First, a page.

Why use psychopy_ext?

Successful accumulation of knowledge is critically dependent on the ability to verify and replicate every part of a scientific conduct. Python and its scientific packages have greatly fostered the ability to share and build upon experimental and analysis code. However, while open access to publications is immediately perceived as desired, open sourcing experiment and analysis code is often ignored or met with a grain of skepticism in the neuroscience community, and for a good reason: many publications would be difficult to reproduce from start to end given typically poor coding skills, lack of version control habits, and the prevalence of manual implementation of many tasks (such as statistical analyses or plotting), leading to a reproducible research in theory but not in practice.

I argue that the primary reason of such unreproducible research is the lack of tools that would seamlessly enact good coding and sharing standards. Here I propose a framework tailored to the needs of the neuroscience community that ties together project organization, creation of experiments, behavioral and functional magnetic resonance imaging (fMRI) data analyses, and publication quality (i.e., pretty) plotting using a unified and relatively rigid interface. Unlike PsychoPy, PyMVPA or matplotlib that are very flexible and support multiple options to suit everyone’s needs, the underlying philosophy of psychopy_ext is to act as the glue at a higher level of operation by choosing reasonable defaults for these packages and providing patterns for common tasks with a minimal user intervention.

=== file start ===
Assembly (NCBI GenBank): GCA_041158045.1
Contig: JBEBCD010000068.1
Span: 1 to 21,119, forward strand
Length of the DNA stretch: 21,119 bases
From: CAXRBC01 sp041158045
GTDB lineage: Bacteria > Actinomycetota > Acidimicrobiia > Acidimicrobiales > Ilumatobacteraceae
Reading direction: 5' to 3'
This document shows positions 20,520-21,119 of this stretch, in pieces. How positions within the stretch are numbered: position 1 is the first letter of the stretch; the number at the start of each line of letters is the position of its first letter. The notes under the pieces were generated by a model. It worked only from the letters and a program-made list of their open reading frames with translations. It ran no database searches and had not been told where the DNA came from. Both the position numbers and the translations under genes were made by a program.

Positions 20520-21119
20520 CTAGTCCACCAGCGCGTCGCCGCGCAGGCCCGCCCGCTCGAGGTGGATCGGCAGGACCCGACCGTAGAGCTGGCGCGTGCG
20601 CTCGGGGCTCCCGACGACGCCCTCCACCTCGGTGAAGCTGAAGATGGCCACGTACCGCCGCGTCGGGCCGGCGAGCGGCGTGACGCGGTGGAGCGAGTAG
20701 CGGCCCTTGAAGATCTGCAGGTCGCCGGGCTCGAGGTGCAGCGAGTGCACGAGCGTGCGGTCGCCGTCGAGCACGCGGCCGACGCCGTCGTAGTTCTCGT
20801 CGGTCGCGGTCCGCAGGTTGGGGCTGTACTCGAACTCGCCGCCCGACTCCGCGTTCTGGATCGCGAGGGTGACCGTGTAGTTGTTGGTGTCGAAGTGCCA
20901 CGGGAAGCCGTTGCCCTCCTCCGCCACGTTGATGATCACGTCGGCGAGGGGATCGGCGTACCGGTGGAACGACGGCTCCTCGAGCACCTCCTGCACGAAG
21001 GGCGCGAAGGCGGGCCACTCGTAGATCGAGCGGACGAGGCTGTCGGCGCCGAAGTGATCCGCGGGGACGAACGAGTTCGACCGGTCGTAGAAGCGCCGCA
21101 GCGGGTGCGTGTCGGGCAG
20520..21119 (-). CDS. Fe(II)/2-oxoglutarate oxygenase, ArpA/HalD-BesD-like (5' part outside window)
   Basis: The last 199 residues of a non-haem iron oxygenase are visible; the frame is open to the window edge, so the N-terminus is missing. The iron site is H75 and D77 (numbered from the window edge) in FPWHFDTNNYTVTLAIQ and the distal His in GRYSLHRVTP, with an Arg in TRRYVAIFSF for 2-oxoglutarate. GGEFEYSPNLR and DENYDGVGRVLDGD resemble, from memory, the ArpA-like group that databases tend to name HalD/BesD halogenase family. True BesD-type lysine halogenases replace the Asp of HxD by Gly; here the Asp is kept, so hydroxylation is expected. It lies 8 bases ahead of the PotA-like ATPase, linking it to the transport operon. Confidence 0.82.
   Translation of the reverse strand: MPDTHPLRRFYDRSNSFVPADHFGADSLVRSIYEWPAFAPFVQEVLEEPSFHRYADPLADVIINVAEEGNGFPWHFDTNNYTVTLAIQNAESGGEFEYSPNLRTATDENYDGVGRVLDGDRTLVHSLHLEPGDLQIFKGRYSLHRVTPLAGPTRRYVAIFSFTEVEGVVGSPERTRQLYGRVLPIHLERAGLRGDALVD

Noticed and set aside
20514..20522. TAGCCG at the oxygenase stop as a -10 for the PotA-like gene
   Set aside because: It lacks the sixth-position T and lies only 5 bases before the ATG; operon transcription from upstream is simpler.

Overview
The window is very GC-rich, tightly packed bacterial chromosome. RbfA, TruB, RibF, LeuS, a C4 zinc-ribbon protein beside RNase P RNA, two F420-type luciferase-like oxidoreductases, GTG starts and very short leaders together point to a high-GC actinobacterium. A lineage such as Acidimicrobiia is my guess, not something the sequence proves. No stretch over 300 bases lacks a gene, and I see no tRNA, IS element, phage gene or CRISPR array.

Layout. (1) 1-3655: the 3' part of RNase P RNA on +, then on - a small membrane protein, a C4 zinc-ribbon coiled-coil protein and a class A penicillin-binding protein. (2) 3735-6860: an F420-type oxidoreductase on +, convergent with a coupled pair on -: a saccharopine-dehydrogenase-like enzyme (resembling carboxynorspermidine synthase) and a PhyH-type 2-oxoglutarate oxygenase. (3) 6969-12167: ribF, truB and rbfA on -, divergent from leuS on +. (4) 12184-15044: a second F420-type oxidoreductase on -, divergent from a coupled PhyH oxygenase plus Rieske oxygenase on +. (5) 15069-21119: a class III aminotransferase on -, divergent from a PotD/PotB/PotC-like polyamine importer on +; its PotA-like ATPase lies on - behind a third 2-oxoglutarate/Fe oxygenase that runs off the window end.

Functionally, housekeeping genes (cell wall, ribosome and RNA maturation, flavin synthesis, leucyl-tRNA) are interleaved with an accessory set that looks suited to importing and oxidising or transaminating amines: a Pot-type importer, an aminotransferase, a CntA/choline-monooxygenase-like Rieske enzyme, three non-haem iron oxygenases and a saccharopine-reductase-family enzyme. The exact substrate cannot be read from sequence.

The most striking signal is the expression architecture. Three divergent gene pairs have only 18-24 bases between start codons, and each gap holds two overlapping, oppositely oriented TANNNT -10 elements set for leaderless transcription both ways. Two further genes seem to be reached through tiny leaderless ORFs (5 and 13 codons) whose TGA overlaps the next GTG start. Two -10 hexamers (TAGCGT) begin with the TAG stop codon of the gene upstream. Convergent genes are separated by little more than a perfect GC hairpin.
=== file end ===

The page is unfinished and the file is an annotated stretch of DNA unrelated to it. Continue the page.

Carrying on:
For example, each experiment is expected to be a module with classes in it representing different parts of scientific conduct (e.g., stimulus presentation or data analysis), and methods representing an atomic task at hand (e.g., showing experimental instructions or running a support vector machine analysis). Such organization is not only natural and easy to follow in an object-oriented environment but also allows an automatic generation of a command line and graphic user interfaces for customizing and executing these tasks conveniently. Due to a rigid structure, psychopy_ext can more successfully than typical packages address realistic user cases. For instance, running a support vector machine on fMRI data involves multiple steps of preprocessing, aggregating over relevant axes, combining results over participants, and, ideally, unit testing. Since it is impossible to guess the particular configuration at hand, typically the user has to implement these steps manually. However, thanks to a common design pattern in analyses deriving from psychopy_ext, these operations can be performed seamlessly out of the box.

While these choices might be limiting in certain cases, the aim of psychopy_ext is to provide an intuitive basic framework for building transparent and shareable research projects.